Rather than discussing race in isolation, Mr. Berry argues that our history of prejudice needs to be placed in a larger context. Just as a man suffering from heart disease, diabetes, and obesity would do well to see the connection among his ailments, so too, Mr. Berry argues, we would do well to see our sad history of racial prejudice as one expression of the tendency to exploit—to use up and discard—our land, our animals, and our people. In this sense, though slavery was one especially egregious expression of the tendency to exploit, it has not been the only one. And while slavery and legal segregation have thankfully come to an end, other forms of exploitation have not. Indeed, they have become so ingrained in our culture, so normalized, that most of us don’t perceive them at all.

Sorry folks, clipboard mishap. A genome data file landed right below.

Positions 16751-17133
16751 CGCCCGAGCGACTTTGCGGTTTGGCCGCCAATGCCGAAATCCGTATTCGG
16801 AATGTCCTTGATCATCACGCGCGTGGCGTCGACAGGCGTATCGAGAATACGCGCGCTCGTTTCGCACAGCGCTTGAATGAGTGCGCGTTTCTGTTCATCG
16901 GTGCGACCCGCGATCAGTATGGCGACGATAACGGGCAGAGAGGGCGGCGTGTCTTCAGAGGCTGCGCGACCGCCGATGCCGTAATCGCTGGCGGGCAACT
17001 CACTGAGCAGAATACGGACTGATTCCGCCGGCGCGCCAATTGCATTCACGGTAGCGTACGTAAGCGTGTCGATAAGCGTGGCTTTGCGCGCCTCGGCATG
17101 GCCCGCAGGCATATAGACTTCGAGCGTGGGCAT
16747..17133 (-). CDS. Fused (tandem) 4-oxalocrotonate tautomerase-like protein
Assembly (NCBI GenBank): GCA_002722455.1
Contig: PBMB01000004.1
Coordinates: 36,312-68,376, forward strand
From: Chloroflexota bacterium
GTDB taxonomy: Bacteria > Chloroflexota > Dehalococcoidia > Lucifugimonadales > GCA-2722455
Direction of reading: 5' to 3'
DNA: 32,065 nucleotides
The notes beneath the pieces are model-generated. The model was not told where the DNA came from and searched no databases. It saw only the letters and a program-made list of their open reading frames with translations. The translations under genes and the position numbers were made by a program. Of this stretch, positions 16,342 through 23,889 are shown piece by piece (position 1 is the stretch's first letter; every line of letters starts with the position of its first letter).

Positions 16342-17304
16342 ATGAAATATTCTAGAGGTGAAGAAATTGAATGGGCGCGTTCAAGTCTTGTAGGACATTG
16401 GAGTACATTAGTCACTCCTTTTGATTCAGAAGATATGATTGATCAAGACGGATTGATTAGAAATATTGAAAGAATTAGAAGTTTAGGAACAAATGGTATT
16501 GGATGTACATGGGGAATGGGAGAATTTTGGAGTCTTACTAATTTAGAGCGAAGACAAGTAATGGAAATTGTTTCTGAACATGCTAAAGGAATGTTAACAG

If the South’s embrace of slavery was one form of exploitation, the industrialism of the North was another. Indeed, one result of the Civil War was the expansion of Northern industrialism into the South. Today we accept the ubiquity of the industrial worldview unquestioningly, as if it were inherent in human culture itself. But Mr. Berry knows better.
Read all of "Wendell Berry on Patriotism & the History of Prejudice" by Justin Naylor at The Imaginative Conservative.